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The growing global impact of shale

Hydrocarbon Engineering,

PIRA Energy Group has announced the launch of a new multi-client study: ‘Shale Crude’s Growing Global Impact: Consequences for Trade Flows and Pricing Within and Beyond North America’s Borders’.

Dr. Gary Ross, CEO, said: “PIRA’s new study will incorporate the insights from its very popular top, middle and bottom of the barrel studies, creating the most comprehensive analysis of the implications of North American shale on global crude and product markets that the industry has seen.”

Some of the key findings of the study are:

  • As the US has already cut back sharply on light crude imports, future production growth will displace medium/heavy imported grades, with US refiners accommodating through modest capital projects and operational changes (e.g. blending). Crude/condensate exports from the US would ease the transitions for refiners and help stabilize price, if allowed.
  • US refiners processing local crude or imports priced competitively with local crude will see string margins. Utilisation rates will remain high, particularly in PADDs 2 and 3. Although capacity will be limited, overall runs will grow. Product export growth will slow as runs growth slows, but will ultimately increase due to lower gasoline demand due to increasing vehicle efficiency and substitution of natural gas for diesel trucking.
  • In China, the Middle East and India, refinery capacity and runs will increase rapidly. Growth will also take place in the US, Brazil and Russia. European refinery runs will decline sharply, pressurized by declining demand and imports from Russia, the US, and the Middle East. Runs in Japan and Australia will also decline.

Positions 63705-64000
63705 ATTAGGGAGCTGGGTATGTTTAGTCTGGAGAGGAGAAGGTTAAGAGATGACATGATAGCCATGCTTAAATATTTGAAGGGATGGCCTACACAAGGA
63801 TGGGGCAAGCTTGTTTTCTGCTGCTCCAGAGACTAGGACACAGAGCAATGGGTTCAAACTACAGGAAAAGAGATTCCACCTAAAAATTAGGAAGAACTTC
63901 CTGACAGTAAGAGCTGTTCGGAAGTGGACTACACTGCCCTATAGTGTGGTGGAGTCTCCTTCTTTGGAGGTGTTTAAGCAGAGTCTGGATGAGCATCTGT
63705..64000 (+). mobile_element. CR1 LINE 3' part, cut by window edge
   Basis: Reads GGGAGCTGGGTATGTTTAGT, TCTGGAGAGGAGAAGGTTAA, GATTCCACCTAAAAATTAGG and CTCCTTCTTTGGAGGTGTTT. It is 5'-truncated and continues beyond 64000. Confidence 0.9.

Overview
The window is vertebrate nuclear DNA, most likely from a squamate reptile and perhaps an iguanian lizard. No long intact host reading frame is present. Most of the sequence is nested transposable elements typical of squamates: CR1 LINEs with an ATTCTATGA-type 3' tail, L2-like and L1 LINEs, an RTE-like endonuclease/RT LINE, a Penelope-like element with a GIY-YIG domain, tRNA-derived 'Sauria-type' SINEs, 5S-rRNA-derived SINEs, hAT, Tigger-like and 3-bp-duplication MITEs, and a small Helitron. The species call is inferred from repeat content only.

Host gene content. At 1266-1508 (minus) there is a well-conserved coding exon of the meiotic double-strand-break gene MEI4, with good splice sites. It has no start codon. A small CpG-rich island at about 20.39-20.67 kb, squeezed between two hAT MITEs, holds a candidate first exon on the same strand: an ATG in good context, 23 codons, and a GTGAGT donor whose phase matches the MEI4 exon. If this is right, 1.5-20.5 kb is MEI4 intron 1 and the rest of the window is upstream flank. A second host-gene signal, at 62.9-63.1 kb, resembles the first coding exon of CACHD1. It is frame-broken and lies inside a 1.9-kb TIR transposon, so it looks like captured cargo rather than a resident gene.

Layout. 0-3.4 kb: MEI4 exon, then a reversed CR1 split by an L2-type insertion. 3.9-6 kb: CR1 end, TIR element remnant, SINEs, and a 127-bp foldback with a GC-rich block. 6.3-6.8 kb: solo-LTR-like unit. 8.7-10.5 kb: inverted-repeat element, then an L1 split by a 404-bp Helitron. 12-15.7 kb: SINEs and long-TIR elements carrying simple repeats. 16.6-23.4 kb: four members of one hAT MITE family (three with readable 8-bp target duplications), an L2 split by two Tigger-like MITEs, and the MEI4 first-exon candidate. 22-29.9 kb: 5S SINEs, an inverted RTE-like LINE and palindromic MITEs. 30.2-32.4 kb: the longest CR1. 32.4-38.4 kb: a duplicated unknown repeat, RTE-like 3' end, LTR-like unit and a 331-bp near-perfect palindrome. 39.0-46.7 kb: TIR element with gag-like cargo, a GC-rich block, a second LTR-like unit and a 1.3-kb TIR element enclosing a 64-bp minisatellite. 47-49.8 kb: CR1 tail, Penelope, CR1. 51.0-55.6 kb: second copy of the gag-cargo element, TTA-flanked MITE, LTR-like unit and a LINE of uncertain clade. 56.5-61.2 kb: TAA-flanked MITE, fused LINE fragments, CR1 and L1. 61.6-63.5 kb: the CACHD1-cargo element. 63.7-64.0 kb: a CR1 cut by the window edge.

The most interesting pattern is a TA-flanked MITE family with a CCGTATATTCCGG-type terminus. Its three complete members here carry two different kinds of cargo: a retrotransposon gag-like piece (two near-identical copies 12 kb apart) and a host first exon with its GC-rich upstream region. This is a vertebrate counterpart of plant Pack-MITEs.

• US product exports of gasoline and diesel will be mainly to Latin America, and eventually West Africa. Middle East product exports will increase rapidly, mostly middle distillates for export to Asia, East Africa and Europe. Russian exports of light products will increase, mostly to Europe. However, vacuum gasoil/feedstock exports face rapid decline.

The full study, which will be available from late May, features:

  • An outlook for global crude and major product trade based on regional supply/demand balance.
  • Gross import-export balances for crude and major products for select key countries/regions.
  • Regional crude supply/demand and refinery run balances by major crude grade.
  • A Reference Case global supply/demand balance and a summary of the key assumptions with the greatest range of uncertainty. PIRA uses these assumptions to develop alternative outcomes for volumes, costs and pricing.
  • PIRA’s most likely outlook for total global liquids production, with special emphasis on the potential contribution of shale crude.
  • The likely change in the demand fro crude and product tankers.
  • Identification of the likely winners and losers in the global energy industry as global crude production progresses.

Adapted from press releases by Emma McAleavey.

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